Jamie Dimon, chairman and CEO of JPMorgan Chase, backtracks after he says he could beat US President Donald Trump in an election
New York (AFP) - JPMorgan Chase chief executive Jamie Dimon said he could “beat” US President Donald Trump in an election Wednesday, but then quickly walked back the comments.
Dimon, appearing on a panel discussion to unveil a new economic development program for cities, mocked the US president’s intelligence and the original, familial source of his wealth.
“I think I could beat Trump… because I’m as tough as he is, I’m smarter than he is,” said Dimon, according to CNBC. “I can’t beat the liberal side of the Democratic party.”
“And by the way this wealthy New Yorker actually earned his money,” Dimon added. “It wasn’t a gift from Daddy.”
But the JPMorgan chief, who is known for his occasional bluntness, immediately backtracked from the remarks.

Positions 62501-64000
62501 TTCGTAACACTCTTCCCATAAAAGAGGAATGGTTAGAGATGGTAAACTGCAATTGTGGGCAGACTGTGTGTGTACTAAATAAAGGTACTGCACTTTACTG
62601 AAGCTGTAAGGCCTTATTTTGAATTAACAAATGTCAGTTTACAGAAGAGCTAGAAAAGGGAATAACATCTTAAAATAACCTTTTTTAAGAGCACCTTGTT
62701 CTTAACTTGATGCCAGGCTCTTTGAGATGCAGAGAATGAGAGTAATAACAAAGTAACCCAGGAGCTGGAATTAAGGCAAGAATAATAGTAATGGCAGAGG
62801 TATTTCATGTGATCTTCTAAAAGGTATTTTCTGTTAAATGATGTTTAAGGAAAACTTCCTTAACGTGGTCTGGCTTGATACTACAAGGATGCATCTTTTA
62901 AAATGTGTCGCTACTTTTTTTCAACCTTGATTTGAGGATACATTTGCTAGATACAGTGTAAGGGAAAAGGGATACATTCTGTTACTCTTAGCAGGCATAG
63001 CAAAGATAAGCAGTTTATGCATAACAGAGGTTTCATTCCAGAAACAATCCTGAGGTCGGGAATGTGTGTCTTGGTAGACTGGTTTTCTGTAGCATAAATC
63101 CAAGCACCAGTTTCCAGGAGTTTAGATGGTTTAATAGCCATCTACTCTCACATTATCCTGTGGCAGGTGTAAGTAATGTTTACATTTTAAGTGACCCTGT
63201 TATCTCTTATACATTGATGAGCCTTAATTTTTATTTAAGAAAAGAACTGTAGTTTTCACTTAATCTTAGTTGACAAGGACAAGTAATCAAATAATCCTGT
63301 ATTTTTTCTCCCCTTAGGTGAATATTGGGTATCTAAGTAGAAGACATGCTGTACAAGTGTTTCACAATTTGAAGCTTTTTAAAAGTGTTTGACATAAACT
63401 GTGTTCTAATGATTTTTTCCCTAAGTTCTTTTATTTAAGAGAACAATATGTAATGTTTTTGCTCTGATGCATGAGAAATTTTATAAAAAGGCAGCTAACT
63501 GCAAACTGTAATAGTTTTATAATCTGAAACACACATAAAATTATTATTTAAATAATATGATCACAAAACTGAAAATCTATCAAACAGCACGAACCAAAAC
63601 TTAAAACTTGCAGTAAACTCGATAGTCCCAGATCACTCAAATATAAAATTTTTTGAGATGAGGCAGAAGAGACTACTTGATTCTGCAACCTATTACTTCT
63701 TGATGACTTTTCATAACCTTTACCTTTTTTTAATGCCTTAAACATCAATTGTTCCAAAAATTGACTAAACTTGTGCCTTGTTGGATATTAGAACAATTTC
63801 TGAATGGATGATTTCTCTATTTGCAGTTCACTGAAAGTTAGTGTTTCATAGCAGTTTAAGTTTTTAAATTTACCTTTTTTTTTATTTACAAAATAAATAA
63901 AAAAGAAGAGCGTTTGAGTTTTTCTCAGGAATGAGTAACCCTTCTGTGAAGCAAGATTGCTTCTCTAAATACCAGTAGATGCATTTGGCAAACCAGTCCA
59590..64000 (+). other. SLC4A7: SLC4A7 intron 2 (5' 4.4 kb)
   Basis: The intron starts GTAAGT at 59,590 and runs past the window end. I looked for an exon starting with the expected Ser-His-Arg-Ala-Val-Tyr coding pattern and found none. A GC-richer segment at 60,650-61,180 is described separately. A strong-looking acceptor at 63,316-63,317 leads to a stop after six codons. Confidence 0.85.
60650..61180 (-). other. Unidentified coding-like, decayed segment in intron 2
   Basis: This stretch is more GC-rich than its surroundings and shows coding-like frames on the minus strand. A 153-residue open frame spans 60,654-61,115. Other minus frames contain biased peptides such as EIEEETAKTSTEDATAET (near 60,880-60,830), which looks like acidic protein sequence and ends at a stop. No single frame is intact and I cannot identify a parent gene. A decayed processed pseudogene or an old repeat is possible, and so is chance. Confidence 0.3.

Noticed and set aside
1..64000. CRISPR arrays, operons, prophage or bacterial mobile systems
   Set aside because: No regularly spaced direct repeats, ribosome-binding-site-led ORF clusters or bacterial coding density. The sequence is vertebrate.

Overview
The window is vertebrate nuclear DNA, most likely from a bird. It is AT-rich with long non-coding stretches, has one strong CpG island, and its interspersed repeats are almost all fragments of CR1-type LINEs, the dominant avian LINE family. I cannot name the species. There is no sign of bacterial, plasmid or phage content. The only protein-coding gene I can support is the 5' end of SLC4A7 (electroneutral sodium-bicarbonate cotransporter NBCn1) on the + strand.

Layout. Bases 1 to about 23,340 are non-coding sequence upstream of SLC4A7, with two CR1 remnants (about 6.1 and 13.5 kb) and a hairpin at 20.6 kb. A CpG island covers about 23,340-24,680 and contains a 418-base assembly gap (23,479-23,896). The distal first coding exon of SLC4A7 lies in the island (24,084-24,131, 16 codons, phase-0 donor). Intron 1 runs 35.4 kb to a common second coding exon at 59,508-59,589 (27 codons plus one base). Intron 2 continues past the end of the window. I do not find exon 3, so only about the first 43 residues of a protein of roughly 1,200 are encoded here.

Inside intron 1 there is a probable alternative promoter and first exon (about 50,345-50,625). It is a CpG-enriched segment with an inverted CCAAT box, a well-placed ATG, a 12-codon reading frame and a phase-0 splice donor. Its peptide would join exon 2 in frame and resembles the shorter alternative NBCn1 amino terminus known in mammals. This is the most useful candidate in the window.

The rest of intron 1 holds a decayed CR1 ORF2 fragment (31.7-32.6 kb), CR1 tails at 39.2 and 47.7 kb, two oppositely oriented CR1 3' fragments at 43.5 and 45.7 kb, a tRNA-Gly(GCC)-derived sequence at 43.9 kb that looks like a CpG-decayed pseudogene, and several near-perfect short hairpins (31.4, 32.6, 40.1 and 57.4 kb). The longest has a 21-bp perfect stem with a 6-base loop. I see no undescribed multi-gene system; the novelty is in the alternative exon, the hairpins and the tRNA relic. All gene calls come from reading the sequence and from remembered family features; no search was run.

“I should not have said it. I’m not running for President,” Dimon said in a statement released by the bank’s press office less than an hour after CNBC reported the original remarks.
“Proves I wouldn’t make a good politician. I get frustrated because I want all sides to come together to help solve big problems.”
In addition to serving as head of JPMorgan, the biggest US bank by assets, Dimon is also a big player in Washington, serving as chairman of the Business Roundtable, a Washington lobbying organization representing most of the biggest US corporations.
The group has praised Trump’s moves to cut taxes and reduce regulation, but has criticized the administration’s trade and immigration policies and completely avoided direct criticism of the president himself.
Dimon last year called bitcoin a “fraud,” later expressing regret about the remark.
He also turned heads in July 2017 by saying it was “almost an embarrassment to be an American citizen traveling around the world” due to political gridlock in the US.
“We have become one of the most bureaucratic, confusing litigious societies,” he said at the time. “It would be much stronger growth had we made intelligent decisions to end that gridlock.”